These moments became anchors for me during an unmoored moment. What none of them did was tell me I should be careful or cautious. They didn’t warn me or say I was making a huge mistake. They didn’t use words like “implore” or even “encourage.” Encouragement with an agenda is like support with conditions, and it doesn’t feel like love, it feels like pressure.

What makes these conversations stand out nearly eight years later is that they taught me something about presence, about friendship, about being wit(h)ness. They showed me that I was a grown-up woman, capable of trusting myself and making decisions rooted in integrity. They showed me who in my life was able to hold space for me without projecting their own fears or desires.

They pointed me, too, to the kind of friend, coach, parent, and partner I want to be.

Next time a friend shares hard news — maybe they’re going through a nasty divorce, or grieving a loss all over again — or something momentous — they’re expecting, adjusting to an empty nest, or writing a book — notice your first impulse. Is it to jump to your own experience of that thing and tell them what worked and didn’t work well for you? Maybe it’s to say, “I’m so sorry,” or “That sounds big.” Take a moment to notice the difference. Are you in your own head or being witness and being with them, over there, right where they are?

Ask first.

I never knew how powerful it was to simply ask questions: Would you like my advice? What would feel like love/support/presence to you in this moment? 

In December, I participated in a wonderful group with Amy Walsh called The Art of Showing Up. One thing I loved and that really made an impression on me was this: In addition to offering fantastically creative assignments, she asked participants to include a “commenting policy” with every single post. It put the responsibility on the person sharing, to state clearly her needs. This in turn gave the other people in the group some instructions. We would know if someone didn’t want any comments like, “You’re so beautiful.” Maybe they were looking for a particular kind of feedback. If the person posting wanted to hear about other people’s experiences, she could ask for this. If she only wanted feel-good love-me-up-and-down kinds of comments, she could ask for this.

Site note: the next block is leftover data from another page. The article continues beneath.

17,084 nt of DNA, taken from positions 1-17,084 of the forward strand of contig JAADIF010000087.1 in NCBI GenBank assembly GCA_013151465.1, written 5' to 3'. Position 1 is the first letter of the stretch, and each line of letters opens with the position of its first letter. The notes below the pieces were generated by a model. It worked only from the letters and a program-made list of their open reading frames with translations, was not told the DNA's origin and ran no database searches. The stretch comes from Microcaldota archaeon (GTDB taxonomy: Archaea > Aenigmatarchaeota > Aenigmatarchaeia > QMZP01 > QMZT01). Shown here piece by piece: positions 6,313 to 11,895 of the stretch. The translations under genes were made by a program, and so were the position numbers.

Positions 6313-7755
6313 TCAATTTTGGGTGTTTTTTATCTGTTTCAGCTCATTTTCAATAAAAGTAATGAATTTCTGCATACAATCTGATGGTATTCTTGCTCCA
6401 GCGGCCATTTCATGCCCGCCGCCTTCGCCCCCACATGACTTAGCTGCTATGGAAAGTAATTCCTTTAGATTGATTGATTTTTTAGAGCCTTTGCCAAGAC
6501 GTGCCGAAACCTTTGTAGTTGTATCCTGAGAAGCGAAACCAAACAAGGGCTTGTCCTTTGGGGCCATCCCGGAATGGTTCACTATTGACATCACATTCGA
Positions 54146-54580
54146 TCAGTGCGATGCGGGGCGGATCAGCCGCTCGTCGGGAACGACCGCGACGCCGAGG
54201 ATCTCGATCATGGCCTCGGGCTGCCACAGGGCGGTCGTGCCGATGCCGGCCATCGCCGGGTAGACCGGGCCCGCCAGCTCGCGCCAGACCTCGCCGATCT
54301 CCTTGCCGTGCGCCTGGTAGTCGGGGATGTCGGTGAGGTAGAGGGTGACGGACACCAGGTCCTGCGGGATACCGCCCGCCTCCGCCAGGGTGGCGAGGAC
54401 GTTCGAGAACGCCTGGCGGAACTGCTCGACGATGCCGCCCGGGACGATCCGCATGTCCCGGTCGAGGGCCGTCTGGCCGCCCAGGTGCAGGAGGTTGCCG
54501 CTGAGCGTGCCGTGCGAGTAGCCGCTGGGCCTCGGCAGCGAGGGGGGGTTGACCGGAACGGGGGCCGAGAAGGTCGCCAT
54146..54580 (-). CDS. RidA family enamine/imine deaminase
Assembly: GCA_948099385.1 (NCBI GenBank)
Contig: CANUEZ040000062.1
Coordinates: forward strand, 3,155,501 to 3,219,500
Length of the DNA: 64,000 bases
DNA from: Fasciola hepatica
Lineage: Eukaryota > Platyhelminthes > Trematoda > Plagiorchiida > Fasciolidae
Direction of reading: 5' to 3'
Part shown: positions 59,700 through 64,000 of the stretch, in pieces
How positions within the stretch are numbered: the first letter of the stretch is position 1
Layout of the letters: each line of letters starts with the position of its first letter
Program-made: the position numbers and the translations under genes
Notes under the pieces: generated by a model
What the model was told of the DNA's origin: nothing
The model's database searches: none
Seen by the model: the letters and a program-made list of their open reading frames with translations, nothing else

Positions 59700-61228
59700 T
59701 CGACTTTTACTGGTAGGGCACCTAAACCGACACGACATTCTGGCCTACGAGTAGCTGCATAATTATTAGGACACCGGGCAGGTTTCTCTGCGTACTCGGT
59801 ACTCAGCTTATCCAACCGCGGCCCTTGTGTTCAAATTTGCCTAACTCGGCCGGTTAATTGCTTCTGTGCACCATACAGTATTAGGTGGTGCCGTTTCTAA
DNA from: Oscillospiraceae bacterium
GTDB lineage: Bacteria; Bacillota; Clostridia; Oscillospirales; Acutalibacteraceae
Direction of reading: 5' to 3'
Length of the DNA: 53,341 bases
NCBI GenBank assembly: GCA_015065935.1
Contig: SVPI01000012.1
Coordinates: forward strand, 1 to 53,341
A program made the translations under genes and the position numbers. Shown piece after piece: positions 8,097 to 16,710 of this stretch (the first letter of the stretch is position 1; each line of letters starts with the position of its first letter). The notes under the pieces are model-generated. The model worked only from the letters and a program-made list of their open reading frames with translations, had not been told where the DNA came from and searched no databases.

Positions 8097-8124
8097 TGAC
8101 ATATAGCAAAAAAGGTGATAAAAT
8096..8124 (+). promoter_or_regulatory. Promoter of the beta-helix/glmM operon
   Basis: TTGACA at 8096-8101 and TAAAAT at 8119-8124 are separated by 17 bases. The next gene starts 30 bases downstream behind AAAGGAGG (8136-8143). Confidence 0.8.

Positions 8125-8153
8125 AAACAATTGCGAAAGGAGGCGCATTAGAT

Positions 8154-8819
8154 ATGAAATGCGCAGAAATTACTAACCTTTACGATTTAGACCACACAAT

I do this in the Jewels on the Path group, if not using quite the same language. When members share new writing on Wednesdays, I remind them to articulate what kind of response they want. Sometimes, we simply need people to be witness and be with us. Other times, we truly want to know whether a piece of writing “works” for the reader. Where are the holes? Did the ending feel rushed? What did you want more of? Where did you get confused or lost?

Learning how to sit with someone (or someone’s words) without rushing to advice is one side of the equation. Practicing being clear on what it is we want and need is the other.

Not an either/or.

My most enduring friendships have this in common: Presence. Not fixing, not judging, not drama. They show me what it is to be with, to witness, to love, to celebrate, to mourn — and to respect that every single one of us is here having our own experience. I’m so thankful we can learn with and from each other, and also have room to find our own way through this life. How could it be otherwise, really? At the end of the day, no one else lives in your body, your house, your family, your past, your knowing.